A Time for All Things

By Ruskin Bond

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In the Darkness of the Night

No night is so dark as it seems.

Here in Landour, on the first range of the Himalayas, I have grown accustomed to the night’s brightness—moonlight, starlight, lamplight, firelight! Even fireflies and glow-worms light up the darkness.

Over the years, the night has become my friend. On the one hand, it gives me privacy; on the other, it provides me with limitless freedom.

Not many people relish the dark. There are some who will even sleep with their lights burning all night. They feel safer that way. Safer from the phantoms conjured up by their imaginations. A primeval instinct, perhaps, going back to the time when primitive man hunted by day and was in turn hunted by night.

And yet, I have always felt safer by night, provided I do not deliberately wander about on cliff tops or roads where danger is known to lurk. It’s true that burglars and lawbreakers often work by night, their principal object being to get into other people’s houses and make off with the silver or the family jewels. They are not into communing with the stars. Nor are late-night revellers, who are usually to be found in brightly lit places and are thus easily avoided. The odd drunk stumbling home is quite harmless and probably in need of guidance. I have often helped drunks find their way home, although I have yet to be thanked for it!

I feel safer by night, yes, but then I do have the advantage of living in the mountains, in a region where crime and random violence are comparatively rare. I know that if I were living in a big city in some other part of the world, I would think twice about walking home at midnight, no matter how pleasing the night sky.

Walking home at midnight in Landour can be quite eventful, but in a different sort of way. One is conscious all the time of the silent life in the surrounding trees and bushes. I have smelt a leopard without seeing it. I have seen jackals on the prowl. I have watched foxes dance in the moonlight. I have seen flying squirrels flit from one treetop to another. I have observed pine martens on their nocturnal journeys, and listened to the calls of nightjars and owls and other birds who live by night.

Not all on the same night, of course. That would be a case of too many riches all at once. Some night walks can be uneventful. But usually there is something to see or hear or sense. Like those foxes dancing in the moonlight. One night, when I got home, I sat down and wrote these lines:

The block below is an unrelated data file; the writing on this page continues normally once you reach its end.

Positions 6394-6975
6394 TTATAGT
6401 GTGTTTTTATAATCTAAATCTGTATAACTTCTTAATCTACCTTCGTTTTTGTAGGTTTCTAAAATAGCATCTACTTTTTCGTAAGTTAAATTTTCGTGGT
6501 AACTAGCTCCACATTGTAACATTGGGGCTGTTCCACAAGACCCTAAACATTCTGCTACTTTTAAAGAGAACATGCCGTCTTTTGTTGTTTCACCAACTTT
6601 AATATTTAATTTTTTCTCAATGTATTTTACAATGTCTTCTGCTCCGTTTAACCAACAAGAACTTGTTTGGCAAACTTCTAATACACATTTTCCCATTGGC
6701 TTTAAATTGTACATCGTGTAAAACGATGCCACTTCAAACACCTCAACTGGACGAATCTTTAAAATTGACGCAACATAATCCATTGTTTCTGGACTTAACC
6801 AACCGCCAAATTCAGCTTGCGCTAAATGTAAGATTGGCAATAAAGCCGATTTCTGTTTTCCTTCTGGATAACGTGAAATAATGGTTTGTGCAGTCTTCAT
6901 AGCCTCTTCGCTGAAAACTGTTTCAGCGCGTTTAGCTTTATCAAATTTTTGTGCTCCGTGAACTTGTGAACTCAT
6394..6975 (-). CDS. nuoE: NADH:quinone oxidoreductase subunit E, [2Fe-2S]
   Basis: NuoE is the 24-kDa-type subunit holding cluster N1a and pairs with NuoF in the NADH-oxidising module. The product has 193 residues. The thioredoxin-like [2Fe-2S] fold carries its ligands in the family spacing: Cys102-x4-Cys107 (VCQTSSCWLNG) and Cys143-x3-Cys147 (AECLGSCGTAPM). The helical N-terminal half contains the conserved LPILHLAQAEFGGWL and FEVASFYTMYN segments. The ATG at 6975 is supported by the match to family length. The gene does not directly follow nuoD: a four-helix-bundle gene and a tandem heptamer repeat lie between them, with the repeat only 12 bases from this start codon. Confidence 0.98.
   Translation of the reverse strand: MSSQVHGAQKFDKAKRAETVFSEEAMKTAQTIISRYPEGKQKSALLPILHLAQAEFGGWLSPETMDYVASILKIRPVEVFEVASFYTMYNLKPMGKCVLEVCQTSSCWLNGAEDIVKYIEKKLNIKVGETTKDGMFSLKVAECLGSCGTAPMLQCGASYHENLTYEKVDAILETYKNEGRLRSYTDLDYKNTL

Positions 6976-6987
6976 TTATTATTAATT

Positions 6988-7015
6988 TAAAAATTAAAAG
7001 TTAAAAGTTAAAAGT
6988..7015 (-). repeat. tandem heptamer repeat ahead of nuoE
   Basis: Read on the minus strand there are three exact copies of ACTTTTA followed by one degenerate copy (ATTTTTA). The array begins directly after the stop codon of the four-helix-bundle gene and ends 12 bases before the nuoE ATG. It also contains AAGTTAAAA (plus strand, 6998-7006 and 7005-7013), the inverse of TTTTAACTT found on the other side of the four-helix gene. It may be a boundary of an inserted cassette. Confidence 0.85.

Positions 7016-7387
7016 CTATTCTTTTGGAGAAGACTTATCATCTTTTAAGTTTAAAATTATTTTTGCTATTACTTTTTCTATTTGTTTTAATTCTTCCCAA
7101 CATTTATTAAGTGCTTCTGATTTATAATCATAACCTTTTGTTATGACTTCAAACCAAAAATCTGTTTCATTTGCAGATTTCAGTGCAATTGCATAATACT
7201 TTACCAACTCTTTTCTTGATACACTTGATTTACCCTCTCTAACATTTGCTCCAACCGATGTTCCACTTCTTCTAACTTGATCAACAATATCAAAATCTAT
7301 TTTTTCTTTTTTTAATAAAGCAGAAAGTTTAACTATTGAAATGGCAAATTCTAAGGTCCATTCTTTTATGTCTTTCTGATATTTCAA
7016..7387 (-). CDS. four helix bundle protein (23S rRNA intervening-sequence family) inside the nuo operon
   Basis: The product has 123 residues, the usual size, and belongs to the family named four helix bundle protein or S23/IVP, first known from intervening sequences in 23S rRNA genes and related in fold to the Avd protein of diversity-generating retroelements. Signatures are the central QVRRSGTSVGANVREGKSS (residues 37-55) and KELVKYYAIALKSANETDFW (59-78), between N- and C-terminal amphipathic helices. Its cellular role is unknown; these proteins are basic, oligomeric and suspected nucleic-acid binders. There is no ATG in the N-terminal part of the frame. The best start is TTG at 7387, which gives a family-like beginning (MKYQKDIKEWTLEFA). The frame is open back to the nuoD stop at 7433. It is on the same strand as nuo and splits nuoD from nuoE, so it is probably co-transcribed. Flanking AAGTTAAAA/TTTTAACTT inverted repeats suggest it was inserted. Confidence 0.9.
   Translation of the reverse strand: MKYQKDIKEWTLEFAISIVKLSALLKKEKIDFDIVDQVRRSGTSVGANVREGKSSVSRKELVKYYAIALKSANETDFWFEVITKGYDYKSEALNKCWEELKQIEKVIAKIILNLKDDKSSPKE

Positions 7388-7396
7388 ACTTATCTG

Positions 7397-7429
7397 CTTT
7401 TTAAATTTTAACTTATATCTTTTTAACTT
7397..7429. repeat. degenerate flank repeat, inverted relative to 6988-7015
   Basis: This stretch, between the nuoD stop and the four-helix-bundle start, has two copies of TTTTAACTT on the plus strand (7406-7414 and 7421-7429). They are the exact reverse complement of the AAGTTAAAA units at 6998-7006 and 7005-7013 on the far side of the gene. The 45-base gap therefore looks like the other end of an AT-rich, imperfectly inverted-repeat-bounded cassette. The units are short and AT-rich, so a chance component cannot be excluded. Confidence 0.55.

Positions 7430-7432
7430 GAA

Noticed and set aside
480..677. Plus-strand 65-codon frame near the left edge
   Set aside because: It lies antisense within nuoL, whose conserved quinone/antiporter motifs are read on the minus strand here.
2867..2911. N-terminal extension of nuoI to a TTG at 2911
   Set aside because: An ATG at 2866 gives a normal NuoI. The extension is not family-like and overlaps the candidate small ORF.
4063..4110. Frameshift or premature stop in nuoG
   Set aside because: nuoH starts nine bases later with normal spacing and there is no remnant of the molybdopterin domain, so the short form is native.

As I walked home last night,
I saw a lone fox dancing
In the bright moonlight.
I stood and watched; then
Took the low road, knowing
The night was his by right.
Sometimes, when words ring true,
I’m like a lone fox dancing
In the morning dew.

Who else, apart from foxes, flying squirrels, and night-loving writers, are at home in the dark? Well, there are the nightjars, not much to look at, although their large, lustrous eyes gleam uncannily in the light of a lamp. But their sounds are distinctive. The breeding call of the Indian nightjar resembles the sound of a stone skimming over the surface of a frozen pond; it can be heard for a considerable distance. Another species utters a loud grating call which, when close at hand, sounds exactly like a whiplash cutting the air. ‘Horsfield’s nightjar’ (with which I am more familiar in Mussoorie) makes a noise similar to that made by striking a plank with a hammer.

During the day the bird spends long hours sitting motionless on the ground, where it is practically invisible, only springing into life when an intruder approaches. It is also called the ‘Goatsucker’ because of its huge mouth and the legend spread in many countries that it feeds from the udders of cows and goats. Because of this erroneous belief, it is considered a bird of ill omen. Night-flying insects, such as moths and beetles, are its preferred meals.

I must not forget the owls, those most celebrated of night birds, much maligned by those who fear the night.

Most owls have very pleasant calls. The little jungle owlet has a note which is both mellow and musical. One misguided writer has likened its call to a motorcycle starting up, but this is a libel. If only motorcycles sounded like the jungle owl, the world would be a more peaceful place to live and sleep in.

Then there is the little scops owl, who speaks only in monosyllables, occasionally saying ‘Wow’ softly but with great deliberation. He will continue to say ‘Wow’ at intervals of about a minute, for several hours throughout the night.

Probably the most familiar of Indian owls is the spotted owlet, a noisy bird who pours forth a volley of chuckles and squeaks in the early evening and at intervals all night. Towards sunset, I watch the owlets emerge from their holes one after another. Before coming out, each puts out a queer little round head with staring eyes. After they have emerged they usually sit very quietly for a time as though only half awake. Then, all of a sudden, they begin to chuckle, finally breaking out in a torrent of chattering. Having in this way ‘psyched’ themselves into the right frame of mind, they spread their short, rounded wings and sail off for the night’s hunting.

I wind my way homewards. ‘Night with her train of stars’ is always enticing. The poet Henley found her so. But he also wrote of ‘her great gift of sleep’, and it is this gift that I am now about to accept with gratitude and humility. For it is also good to be up and dancing in the morning dew.

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